Electricity: the parts I couldn't understand

18 May 2013

I want to make robots. Not just a simulation running on a computer but real-life Actual® Stuff® with moving parts. The problem is that I’m a software engineer and hardware has a steep learning curve. One of the biggest surprises is that apparently I never understood electricity at all.

Sometimes it’s helpful to learn from a person who’s just one step ahead of you rather than a veteran. To that end I’ll do my best to explain a few concepts that didn’t make sense to me when taught the traditional way and what I’ve learned as a total amateur. I want to write this all down before I forget what was so hard about it.

Current

Electrons flow from negatively-charged stuff to positively-charged stuff. Electricity is the flow of electrons in a current. Sure, thanks. Let’s rephrase it: stuff that has too many electrons pushes those electrons away toward stuff with too few electrons. There’s going to be ‘current’ as those electrons get pushed away.

Here’s what I wish I’d somebody had mentioned to me: Electrical diagrams are all written backwards

TheyTraffic Beijing describe current flowing from positive to negative (red to black). Even though electrons are going in the opposite direction. This has confused me. Badly. I once exploded a car battery in high school because I knew enough chemistry to understand electron flow but didn’t know that ‘ground’ meant ‘where the electrons come from’. Ever since then I’ve struggled to get this straight. Here’s how I now think of it: electrical current is like the wave of movement in a traffic jam. The cars are all pointing forward but that’s not the direction of the current. Whenever the front-most car sees a gap it moves forward, then the one behind it takes its place, etc. From an outside observer it appears that there is a wave of open space moving backward. The electrons are the cars, the wave is the ‘current’.

So if you see an arrow on a circuit diagram it represents the wave moving backwards on a freeway – not the cars themselves.

Circuits

A circuit is a loop in which electrons can flow. They won’t move unless you connect a power source to the circuit because the whole point of a power source is to continuously push too many electrons into a circuit so they all have to move.

Resistance

OneThis resistor dims the LED of the most basic ways to modify an electrical circuit is to add resistance to one part. Here it helps to think of a water pipe that is narrow in the middle. The water will be able to move fast or slow depending on how much resistance it feels traveling through the middle. There’ll be higher water pressure one whichever side the water is coming from but the water will always move at the same speed on both ends of the pipe. The pressure is irrelevant – the more you constrain the middle the slower the whole pipe will be able to move water. It’s like this with an electrical circuit. If you add a resistor to one part the whole circuit will appear to slow down. You can plug in a lightbulb to the circuit on either side of the resistor and it will receive the same (diminished, thanks to the resistor) current. So a resistor doesn’t just resist current at the point where it’s installed – it slows the whole circuit down.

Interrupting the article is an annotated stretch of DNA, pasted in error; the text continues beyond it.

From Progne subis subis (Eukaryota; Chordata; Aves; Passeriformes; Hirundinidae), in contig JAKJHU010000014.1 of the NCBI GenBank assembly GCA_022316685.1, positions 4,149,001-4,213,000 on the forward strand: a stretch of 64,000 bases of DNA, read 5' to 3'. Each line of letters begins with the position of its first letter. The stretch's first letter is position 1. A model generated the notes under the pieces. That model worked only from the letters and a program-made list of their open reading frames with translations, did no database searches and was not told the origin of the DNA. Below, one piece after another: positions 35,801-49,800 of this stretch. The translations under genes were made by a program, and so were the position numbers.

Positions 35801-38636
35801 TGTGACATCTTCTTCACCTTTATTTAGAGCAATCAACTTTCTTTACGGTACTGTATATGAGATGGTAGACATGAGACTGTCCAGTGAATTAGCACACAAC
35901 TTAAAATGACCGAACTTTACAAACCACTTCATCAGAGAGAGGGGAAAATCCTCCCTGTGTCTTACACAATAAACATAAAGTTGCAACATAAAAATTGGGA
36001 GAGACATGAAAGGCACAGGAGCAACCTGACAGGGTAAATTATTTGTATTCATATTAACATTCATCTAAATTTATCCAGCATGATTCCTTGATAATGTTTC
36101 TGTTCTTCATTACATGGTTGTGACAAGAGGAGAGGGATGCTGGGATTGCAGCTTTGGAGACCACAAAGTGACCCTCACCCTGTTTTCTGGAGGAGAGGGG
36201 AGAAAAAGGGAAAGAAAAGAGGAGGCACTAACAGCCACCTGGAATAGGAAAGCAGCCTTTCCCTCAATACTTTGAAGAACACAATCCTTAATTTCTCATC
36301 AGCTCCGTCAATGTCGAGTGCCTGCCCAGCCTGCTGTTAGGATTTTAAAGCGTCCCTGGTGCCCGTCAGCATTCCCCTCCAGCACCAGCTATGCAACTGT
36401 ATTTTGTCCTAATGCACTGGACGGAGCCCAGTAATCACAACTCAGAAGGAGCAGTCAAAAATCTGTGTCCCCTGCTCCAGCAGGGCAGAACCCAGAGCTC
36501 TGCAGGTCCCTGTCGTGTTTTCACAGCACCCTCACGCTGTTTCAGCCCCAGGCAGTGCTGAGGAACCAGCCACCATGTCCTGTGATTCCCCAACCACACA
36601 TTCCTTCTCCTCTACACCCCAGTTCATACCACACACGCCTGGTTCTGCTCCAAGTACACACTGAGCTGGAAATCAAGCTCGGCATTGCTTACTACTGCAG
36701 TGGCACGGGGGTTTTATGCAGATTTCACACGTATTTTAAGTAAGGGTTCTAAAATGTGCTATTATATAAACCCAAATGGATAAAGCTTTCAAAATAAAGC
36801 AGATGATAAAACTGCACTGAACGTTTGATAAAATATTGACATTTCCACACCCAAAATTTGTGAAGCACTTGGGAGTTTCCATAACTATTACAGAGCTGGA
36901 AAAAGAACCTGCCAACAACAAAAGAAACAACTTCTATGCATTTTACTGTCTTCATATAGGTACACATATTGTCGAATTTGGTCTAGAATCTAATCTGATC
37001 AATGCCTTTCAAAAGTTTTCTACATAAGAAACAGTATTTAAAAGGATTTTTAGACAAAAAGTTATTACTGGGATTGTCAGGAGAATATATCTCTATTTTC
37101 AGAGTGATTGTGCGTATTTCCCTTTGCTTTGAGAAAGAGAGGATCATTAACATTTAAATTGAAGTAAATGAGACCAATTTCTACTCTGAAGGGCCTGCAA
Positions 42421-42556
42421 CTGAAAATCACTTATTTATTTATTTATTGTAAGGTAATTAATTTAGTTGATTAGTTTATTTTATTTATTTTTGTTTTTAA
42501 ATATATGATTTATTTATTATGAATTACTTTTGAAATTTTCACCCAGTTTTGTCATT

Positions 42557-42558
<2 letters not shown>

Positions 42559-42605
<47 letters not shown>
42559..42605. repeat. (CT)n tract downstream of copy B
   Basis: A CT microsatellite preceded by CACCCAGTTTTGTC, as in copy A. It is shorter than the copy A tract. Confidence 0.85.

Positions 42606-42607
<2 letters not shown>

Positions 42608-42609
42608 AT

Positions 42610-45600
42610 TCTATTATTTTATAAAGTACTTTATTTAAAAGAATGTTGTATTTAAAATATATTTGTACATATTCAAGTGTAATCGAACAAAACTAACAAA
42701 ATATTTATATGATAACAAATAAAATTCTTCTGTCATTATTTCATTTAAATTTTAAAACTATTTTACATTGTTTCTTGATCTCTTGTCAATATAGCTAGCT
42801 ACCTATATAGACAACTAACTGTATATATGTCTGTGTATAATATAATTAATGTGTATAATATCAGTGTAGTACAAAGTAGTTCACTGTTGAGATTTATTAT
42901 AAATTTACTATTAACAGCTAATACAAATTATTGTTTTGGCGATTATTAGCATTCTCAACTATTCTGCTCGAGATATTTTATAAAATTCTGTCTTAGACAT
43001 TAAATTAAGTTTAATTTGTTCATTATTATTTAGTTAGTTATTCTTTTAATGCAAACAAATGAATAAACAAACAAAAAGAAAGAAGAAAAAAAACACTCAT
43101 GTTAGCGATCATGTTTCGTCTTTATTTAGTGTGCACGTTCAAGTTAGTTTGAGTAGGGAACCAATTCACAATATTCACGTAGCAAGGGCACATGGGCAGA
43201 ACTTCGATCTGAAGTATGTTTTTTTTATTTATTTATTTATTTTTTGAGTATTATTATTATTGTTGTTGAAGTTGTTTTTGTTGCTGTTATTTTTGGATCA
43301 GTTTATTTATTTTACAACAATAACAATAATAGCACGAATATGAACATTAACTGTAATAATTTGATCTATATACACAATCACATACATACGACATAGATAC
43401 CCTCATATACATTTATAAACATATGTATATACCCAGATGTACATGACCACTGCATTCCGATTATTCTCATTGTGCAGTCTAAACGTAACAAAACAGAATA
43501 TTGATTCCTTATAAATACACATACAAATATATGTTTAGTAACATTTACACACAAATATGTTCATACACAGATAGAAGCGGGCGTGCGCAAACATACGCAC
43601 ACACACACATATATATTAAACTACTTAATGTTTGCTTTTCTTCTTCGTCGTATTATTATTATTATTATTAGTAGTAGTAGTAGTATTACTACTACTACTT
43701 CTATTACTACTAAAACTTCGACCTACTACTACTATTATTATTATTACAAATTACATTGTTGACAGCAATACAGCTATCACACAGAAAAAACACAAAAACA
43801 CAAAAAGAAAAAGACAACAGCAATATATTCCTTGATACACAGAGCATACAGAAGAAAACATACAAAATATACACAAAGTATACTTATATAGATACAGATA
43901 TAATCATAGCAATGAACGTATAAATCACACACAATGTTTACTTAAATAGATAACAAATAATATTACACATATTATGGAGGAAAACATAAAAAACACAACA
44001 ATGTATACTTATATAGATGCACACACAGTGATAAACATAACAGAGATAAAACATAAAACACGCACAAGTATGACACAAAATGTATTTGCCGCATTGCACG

Induction

Induction is where magnetism connects one flow of electricity to another. Induction is useful when you have two circuits that you don’t want physically touching but you need the current in one to affect the other. Induction motors work this way; you provide current to the fixed part of the motor and that current (sharing a magnetic field with the rotating part of the motor) controls the rotation. The principle behind this is that an inductor resists changes in current. Said another way: It’s hard to increase the current of a circuit that contains a inductor and it’s also hard to decrease it afterward. This resistance to change comes from a sort of magnetic turbulence in the inductor whenever the current isn’t steady.

Capacitance

A capacitor is basically just a really short-term battery. Electrons pile up on one side of a capacitor and they’re much-needed on the other side – but they can’t cross because there’s a small gap. When a connection is made across the gap then the electrons all flow instantly from one side to the other (and through the rest of the circuit). This is how camera flashes work – they store up electricity for a few seconds and then let it all out at once. Note: I do not understand how capacitors are discharged. There are two terminals on a capacitor that you can hook up to your circuit but how do you trigger the discharge? If somebody can explain that to me I’ll update this page.

I could write about LEDs, motors, batteries, etc. but those all roughly made sense when I tried studying them. It’s the foundational stuff that confused me and I hope my perspective on these concepts might help you out too.


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